Friday, August 15, 2014

Bad Requirements Create Bad Systems

One of the most important lessons I've learned as a software engineer is the importance of good requirements. Requirements definition is absolutely the most important part of a software development project. You can have the best engineers in the world but if your requirements are terrible your system will be terrible.

You might find other lists on the Internet of things that make requirements "good." I'm going to give you a list of what makes requirements bad.

Don't ever write requirements like these...

  • Bad Requirements are Ambiguous. If you tell me, "The system should be able to be dropped from a height of 8 feet onto a wooden floor without breaking it," I will build you a system that will not break the floor when it falls onto it. The system, however, will shatter into a thousand pieces.
  • Bad Requirements are Subjective. If you tell me, "The system should use pretty colors," I am not going to build your system. If you tell me, "The system should be fast," I am not going to build your system.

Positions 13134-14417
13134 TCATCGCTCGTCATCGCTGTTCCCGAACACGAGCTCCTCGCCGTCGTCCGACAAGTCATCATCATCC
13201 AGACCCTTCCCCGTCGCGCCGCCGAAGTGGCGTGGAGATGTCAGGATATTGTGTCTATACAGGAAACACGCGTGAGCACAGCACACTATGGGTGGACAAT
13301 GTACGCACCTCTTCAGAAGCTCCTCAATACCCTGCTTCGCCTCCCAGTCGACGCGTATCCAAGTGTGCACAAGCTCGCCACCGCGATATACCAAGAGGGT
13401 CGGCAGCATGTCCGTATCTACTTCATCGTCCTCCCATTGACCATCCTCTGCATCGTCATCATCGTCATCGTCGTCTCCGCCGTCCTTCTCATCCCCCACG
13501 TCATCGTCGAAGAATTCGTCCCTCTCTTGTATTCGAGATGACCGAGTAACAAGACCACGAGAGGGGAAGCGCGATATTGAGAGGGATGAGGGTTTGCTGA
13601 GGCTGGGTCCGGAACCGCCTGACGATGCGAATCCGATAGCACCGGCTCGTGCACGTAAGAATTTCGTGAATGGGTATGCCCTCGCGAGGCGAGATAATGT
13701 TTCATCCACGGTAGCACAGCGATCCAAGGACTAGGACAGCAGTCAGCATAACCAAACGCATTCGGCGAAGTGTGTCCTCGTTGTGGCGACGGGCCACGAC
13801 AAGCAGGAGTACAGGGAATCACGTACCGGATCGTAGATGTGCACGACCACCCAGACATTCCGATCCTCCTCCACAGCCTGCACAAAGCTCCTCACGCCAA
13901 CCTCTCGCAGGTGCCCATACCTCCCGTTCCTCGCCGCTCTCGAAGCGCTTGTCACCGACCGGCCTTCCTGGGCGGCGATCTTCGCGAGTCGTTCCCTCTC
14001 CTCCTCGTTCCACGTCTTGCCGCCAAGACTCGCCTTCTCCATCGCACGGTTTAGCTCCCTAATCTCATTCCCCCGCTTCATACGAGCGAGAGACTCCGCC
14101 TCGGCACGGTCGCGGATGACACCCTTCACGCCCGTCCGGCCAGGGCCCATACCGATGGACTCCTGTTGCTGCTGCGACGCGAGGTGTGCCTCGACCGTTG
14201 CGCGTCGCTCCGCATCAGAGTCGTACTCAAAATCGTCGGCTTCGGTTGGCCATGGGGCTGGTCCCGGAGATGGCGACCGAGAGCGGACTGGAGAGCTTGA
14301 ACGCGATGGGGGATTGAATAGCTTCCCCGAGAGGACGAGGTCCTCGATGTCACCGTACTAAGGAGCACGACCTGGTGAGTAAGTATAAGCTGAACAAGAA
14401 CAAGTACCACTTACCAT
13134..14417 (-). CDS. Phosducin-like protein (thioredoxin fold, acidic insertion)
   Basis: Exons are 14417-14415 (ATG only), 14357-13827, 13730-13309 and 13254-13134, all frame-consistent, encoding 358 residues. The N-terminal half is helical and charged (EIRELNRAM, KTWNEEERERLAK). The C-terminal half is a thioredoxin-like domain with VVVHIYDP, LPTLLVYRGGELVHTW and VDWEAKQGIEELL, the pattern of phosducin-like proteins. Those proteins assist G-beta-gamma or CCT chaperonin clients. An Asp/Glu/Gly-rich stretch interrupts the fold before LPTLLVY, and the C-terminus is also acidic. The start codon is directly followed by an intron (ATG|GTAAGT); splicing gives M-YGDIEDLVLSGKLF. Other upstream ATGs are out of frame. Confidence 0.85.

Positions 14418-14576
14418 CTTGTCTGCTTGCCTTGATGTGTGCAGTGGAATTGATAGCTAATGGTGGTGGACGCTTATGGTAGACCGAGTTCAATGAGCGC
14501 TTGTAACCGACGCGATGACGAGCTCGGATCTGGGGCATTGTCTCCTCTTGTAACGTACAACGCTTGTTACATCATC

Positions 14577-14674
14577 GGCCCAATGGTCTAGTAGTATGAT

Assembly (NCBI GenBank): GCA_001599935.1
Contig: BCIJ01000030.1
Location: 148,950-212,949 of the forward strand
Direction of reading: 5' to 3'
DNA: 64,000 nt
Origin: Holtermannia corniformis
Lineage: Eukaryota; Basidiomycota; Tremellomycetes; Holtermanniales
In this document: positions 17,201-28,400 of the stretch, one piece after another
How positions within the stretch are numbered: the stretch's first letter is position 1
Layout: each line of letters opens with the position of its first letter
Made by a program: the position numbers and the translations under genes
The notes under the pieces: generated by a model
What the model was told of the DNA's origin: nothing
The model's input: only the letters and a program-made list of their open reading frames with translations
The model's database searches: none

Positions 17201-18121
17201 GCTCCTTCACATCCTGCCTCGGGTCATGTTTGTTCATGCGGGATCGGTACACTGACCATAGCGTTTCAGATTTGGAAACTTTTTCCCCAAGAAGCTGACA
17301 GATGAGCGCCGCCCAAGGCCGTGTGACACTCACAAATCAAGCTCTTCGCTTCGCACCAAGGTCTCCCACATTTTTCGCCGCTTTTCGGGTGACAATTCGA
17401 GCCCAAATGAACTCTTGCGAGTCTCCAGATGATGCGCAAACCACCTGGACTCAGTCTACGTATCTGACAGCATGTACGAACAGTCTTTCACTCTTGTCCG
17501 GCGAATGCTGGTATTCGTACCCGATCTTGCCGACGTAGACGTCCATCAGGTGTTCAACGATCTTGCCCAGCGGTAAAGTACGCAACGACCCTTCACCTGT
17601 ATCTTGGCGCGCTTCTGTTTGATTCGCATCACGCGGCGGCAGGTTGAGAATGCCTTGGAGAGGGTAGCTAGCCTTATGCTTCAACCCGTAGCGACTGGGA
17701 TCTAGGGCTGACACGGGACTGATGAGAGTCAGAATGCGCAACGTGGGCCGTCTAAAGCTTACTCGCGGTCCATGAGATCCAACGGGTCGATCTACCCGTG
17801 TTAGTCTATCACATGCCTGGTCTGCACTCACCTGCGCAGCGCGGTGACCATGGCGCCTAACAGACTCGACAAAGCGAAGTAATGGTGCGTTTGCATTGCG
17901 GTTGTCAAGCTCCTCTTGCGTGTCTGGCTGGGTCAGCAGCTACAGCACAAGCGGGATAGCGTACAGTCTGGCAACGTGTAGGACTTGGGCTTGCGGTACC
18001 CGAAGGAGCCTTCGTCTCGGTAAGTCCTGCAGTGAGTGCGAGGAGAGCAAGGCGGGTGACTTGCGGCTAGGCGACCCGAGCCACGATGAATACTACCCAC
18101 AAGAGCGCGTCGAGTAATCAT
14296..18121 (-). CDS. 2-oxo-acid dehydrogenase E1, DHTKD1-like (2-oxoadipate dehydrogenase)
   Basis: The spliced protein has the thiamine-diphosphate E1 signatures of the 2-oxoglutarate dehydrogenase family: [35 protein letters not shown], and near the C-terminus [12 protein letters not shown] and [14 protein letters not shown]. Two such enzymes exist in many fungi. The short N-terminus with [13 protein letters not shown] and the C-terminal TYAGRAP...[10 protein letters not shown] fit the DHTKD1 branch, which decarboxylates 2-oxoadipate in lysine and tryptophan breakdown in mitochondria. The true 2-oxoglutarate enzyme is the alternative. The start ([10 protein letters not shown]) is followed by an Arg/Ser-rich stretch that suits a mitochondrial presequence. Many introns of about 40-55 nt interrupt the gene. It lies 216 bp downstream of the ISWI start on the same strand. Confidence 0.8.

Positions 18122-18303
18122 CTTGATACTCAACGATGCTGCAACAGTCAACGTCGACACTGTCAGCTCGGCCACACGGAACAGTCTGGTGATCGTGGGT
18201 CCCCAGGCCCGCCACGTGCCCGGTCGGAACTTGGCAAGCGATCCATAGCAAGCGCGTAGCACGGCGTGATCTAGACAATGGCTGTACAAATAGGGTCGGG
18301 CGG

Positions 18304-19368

• Bad Requirements are not Testable. If you tell me, "The system should never crash on a Saturday afternoon," I'm going to ask you to watch it every Saturday to make sure it doesn't.

All of the examples I just gave could be rewritten to be good requirements. It just takes a little more thought.
  • The system shall not break when dropped from a height of 8 or more feet onto a surface with a Brinell hardness of 1.6 HBS 10/100 or greater.
  • The system should use only pink and purple as display colors for text.
  • The system should process inputs at a rate of 3 per second.
  • The system should have a mean time between failures of 87 days.
Remember, you can't build the right system from the wrong requirements.


Amphibian.com comic for August 15, 2014